Archaeologists revealed the world’s oldest snowshoe that was discovered in the Dolomites. The find is believed to have been created in the Neolithic between 3800-3700 BC.
A Neolithic female figurine was discovered during excavations at the fameous Çatalhöyük site in central Anatolia, Turkey. The statue is dated to about 8000-5500 BC.
A skeleton dated to the Hittite period marks this seasons’ second important discovery at the ancient ruins of the Hittite city at Alacahöyük in Anatolian province of Çorum, Turkey. The skeleton marks the first Hittite-era individual discovered in the region.
Excavations at the site of a settlement mound near Hacilar in Burdur province, Turkey, revealed a 5000-year-old seal. The site is known for its Neolithic remains of houses made of wood and daub or mud-brick.
Archaeologists unearthed a stone panel in Clydebank, West Dunbartonshire, Scotland, called the Cochno Stone which contains among others cup and ring markings made in Neolithic and Bronze Age. The find dates back even to 3000 BC.
Excavations at the Silkeborg site in Denmark revealed remains of graves and buildings that were dated back to Neolithic, Bronze Age, Viking era and Medieval times. Among the find two high status Viking burials and Trelleborg-type homes were found.
Archaeologists conducting excavation at a Neolithic site at Durrington Walls discovered that the site was possibly surrounded by timber posts and not by standing stones as previously thought. The 4500-year-old site and located in the vicinity of Stonehenge.
Excavations at the the Copper Age settlement near the village Pazardzhik, southern Bulgaria, dated back to the circa 4500-4600 BC revealed a golden bead.
Latest research shows that late Stone Age hunter-gatherer communities spent time working out the basics of farming on the fertile lands of what is now Turkey before taking this knowledge migrating to Europe as gene material gathered among burials of early European settlers and early farmers in Central Turkey shows resemblance.
Researchers in China found first evidence for the legendary catastrophic Great Flood that occurred on the Yellow River, an event that resulted in emergence of the first ruling Xia dynasty of China.
Numerous cave paintings dating back some 8000 years have been found in Baltalıın and İnkaya caves, located five kilometres apart, in the Balıkesir province in Turkey.
A Bronze Age burial discovered at a cape on Maloe More near Chernorud at Lake Baikal in Russia revealed an ancient couple of an elderly man and his wife or concubine.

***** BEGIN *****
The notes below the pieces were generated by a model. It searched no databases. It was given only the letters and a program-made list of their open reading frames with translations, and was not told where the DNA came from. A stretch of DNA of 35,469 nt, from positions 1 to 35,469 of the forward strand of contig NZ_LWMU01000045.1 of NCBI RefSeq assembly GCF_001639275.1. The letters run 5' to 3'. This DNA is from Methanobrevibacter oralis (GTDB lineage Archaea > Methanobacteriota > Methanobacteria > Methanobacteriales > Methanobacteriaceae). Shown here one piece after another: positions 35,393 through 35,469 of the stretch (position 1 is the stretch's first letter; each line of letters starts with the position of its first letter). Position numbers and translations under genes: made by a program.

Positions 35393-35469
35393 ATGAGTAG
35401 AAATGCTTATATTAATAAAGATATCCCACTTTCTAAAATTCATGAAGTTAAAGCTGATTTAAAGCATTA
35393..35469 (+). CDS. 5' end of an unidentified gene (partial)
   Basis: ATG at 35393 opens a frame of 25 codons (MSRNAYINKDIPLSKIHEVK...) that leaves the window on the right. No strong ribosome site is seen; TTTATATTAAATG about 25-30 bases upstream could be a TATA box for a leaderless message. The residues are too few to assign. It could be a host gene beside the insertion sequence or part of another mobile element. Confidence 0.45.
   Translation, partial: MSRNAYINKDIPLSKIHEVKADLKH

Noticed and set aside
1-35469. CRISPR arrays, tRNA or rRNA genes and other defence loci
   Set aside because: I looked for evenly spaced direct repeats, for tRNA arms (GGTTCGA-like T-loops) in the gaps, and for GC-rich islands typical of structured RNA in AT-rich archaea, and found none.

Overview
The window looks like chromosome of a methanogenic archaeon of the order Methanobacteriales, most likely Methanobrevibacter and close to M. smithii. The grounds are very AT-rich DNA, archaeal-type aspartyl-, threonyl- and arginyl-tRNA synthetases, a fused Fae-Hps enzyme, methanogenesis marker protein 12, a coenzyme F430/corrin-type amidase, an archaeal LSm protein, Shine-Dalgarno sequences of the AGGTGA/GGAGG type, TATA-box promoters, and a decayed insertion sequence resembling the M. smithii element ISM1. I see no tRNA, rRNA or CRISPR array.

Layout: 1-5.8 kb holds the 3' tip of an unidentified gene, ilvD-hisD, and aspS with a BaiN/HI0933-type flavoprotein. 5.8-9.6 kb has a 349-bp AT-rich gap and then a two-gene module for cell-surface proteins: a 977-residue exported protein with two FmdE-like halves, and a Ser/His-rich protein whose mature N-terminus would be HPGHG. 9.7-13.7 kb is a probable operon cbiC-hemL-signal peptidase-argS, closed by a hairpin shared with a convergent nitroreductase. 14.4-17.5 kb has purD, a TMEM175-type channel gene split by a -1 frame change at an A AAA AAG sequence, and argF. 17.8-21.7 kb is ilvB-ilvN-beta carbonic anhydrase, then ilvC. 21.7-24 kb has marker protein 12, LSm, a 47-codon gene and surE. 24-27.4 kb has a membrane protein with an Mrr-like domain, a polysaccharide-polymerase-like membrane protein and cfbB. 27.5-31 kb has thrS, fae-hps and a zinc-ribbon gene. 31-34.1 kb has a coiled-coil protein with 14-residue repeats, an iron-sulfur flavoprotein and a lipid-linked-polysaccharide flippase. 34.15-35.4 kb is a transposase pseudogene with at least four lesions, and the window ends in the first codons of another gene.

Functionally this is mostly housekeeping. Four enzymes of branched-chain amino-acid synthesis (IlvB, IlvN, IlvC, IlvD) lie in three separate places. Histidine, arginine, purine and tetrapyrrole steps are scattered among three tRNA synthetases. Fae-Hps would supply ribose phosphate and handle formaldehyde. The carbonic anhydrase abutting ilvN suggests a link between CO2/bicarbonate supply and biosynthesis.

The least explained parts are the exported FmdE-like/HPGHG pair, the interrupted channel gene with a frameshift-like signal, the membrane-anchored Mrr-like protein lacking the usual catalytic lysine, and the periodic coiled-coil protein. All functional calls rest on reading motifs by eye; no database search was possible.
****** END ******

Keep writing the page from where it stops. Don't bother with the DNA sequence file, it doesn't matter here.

Archaeologists from Institute of Archaeology and Ethnology of Polish Academy of Sciences conducted research in a remote area between modern Egypt and Sudan revealing Neolithic sites belonging to the early pastoral societies.
A rescue dig in Sandomierz in South-western Poland revealed a mass grave dated to 2500 BC. Archaeologists discovered incomplete remains of over a dozen dismembered individuals.
Archaeologists discovered remains of one of the oldest funeral banquets that reveals a preplanned event reflecting social interaction in late Palaeolithic. The find was made in Hilazon Tachtit cave in northern Israel by a team of the Hebrew University of Jerusalem.
The 7th edition of the Prospekcja Małopolska project (Lesser Poland Prospection) project, involving aerial prospection of archaeological sites and historic monuments is planned for the end of June. Archaeologist Piotr Wroniecki, head of the project is planning to conduct aerial prospection in order to enhance the knowledge about the past of the region of the Nida river basin in southern Poland.
A figurine that once lost among the collections has been rediscovered in Stromness Museum on the Orkney Island of Mainland. The artefact was found at the Neolithic site of Skara Brae in the 1860s and later donated to the museum without provenance in the 1930s.
Archaeologists from the University of Wrocław studied a part of the area of the Gobi Desert in Mongolia revealing it’s interesting past. Nowadays a remote place deprived of any road infrastructure and settlements, few thousands years ago it was a thriving area with conditions more suitable for habitation than at present.
Relics of ancient fortifications and monumental tombs were found among numerous sites by a group of archaeologists from the Centre of Mediterranean Archaeology of the University of Warsaw. The fieldwork in a the project, coordinated by prof. Piotr Bieliński, was led by dr Łukasz Rutkowski.
Archaeological excavations in Warzymice (North-Western Poland) revealed two prehistoric sites.